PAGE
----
Capri: Capri was an effort to reach, but well worth it. We took a bus, a ferry and a funicular (or cable-driven car), and then walked uphill over a mile to get to our hotel. It’s an island full of magic, with vibrant floral blooms, stunning sea views and lemon trees scenting the air.
We traveled the famous Mama Mia road—a narrow, twisty, treacherous ride to the top of the mountain, Anacapri. I may have screamed a little when we almost collided with another tourist bus.
Additional stops: Some of the other cities we visited were Assisi, Venice, Burano, Montecatini, Florence and, finally, Siena. It was a fun-filled 15 days of travel, touring and bonding as both a tour group and a family.
As each city unfolded, I was struck with inspiration. Every night, I’d sit by the window and write an outline of a novel that danced in my head. It was a story about three generations of women who traveled to Italy to rediscover themselves and heal broken relationships. I remember writing madly on the sill as I was overtaken by my inspired muse.
Tips for Traveling Through Italy
Our multi-generational family vacation in Italy was filled with memories none of us will ever forget, and I learned a lot about planning a trip abroad during it all. We already talked about planning tips. Here are my tried-and-true tips for enjoying your family adventures once you get to Italy:
1. Consider a tour.
I said it above and I’ll say it again: If you’re taking a family trip where you’ll have various age groups, I’d highly recommend booking a tour. This really was a perfect way to safely explore a foreign country without worrying about transportation, language or other obstacles that can stress you out. With so many opinions already baked in (me, mom, aunt, niece), having a tour company and guide do the heavy lifting really let us sit back and enjoy our time together.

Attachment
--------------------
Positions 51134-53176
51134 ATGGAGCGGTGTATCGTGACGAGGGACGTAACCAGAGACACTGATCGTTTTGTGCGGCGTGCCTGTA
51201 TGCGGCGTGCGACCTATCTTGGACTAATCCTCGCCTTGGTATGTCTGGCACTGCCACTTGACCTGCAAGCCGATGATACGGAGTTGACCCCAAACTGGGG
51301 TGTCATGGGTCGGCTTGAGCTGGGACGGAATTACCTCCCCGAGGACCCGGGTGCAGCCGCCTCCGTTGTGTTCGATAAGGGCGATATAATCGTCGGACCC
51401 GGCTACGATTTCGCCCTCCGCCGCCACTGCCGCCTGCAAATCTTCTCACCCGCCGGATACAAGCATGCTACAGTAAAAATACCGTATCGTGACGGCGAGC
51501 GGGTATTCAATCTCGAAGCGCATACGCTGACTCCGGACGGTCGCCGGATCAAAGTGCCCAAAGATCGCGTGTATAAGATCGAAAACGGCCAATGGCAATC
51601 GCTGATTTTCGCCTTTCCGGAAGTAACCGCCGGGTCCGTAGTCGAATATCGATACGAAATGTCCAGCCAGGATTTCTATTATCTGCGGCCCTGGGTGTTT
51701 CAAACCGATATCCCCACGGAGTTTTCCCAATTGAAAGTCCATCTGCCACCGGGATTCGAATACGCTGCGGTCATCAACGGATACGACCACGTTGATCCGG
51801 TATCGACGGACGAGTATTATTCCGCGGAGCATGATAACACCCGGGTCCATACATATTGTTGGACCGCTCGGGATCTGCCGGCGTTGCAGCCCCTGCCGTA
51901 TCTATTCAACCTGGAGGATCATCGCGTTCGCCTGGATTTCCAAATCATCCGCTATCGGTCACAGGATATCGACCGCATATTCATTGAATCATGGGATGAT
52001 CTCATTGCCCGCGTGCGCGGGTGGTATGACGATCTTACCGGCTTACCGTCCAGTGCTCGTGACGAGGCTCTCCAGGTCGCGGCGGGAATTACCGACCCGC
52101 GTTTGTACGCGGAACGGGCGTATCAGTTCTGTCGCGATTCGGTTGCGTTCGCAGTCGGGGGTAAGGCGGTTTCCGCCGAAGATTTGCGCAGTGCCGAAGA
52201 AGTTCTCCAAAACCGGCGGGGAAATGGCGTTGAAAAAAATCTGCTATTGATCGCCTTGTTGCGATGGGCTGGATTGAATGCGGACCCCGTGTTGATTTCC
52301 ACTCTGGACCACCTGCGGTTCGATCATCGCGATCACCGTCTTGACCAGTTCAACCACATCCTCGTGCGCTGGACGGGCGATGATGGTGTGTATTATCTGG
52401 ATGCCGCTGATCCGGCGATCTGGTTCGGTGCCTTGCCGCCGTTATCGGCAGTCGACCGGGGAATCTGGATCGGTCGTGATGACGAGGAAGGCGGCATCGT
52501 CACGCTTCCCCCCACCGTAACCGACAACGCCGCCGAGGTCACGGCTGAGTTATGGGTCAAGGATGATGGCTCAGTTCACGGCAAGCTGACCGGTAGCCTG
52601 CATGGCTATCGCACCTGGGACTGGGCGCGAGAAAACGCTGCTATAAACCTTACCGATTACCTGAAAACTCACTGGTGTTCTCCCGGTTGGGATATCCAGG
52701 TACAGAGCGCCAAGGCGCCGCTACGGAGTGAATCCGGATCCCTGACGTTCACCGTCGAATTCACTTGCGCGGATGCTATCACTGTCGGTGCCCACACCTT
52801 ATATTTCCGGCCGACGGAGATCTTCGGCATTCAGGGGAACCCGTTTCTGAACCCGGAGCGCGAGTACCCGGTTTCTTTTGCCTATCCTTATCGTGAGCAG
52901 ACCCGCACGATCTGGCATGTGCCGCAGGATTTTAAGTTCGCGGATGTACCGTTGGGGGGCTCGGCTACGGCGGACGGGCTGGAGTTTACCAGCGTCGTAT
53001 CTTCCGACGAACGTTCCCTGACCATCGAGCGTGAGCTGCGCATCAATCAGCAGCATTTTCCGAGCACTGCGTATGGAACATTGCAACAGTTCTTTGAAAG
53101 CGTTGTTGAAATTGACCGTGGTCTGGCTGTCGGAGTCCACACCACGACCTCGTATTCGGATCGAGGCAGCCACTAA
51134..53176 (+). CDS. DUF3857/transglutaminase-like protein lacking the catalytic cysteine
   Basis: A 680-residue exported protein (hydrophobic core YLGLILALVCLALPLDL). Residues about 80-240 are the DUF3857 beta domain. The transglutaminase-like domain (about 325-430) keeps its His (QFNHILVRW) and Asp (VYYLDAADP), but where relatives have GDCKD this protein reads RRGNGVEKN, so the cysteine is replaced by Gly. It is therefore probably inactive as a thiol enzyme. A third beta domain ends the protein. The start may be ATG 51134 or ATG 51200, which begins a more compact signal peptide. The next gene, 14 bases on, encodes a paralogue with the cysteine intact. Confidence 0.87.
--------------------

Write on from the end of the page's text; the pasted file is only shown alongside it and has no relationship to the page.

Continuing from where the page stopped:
And having an expert with you when things go wrong is especially helpful when traveling internationally. Our tour guide was extremely helpful. At one point, my aunt got sick, and he immediately arranged for a doctor who was able to help and get her back on track and back to having fun.
2. Stay flexible and make sure everyone has a voice that’s respected.
In every family, there will be things that interest some but not all of your travel party.
When my niece and I wanted to do something different than my mother and aunt, we voiced it, went our separate ways and scheduled a meet-up for a certain time later on. We’d meet for meals or specific sites but go our own way for shopping.
You don’t have to spend every single minute together just because it’s a family trip. Splitting up and coming back together was an important way to keep everyone happy, and we still had plenty of time together.
3. Take time to simply enjoy being together.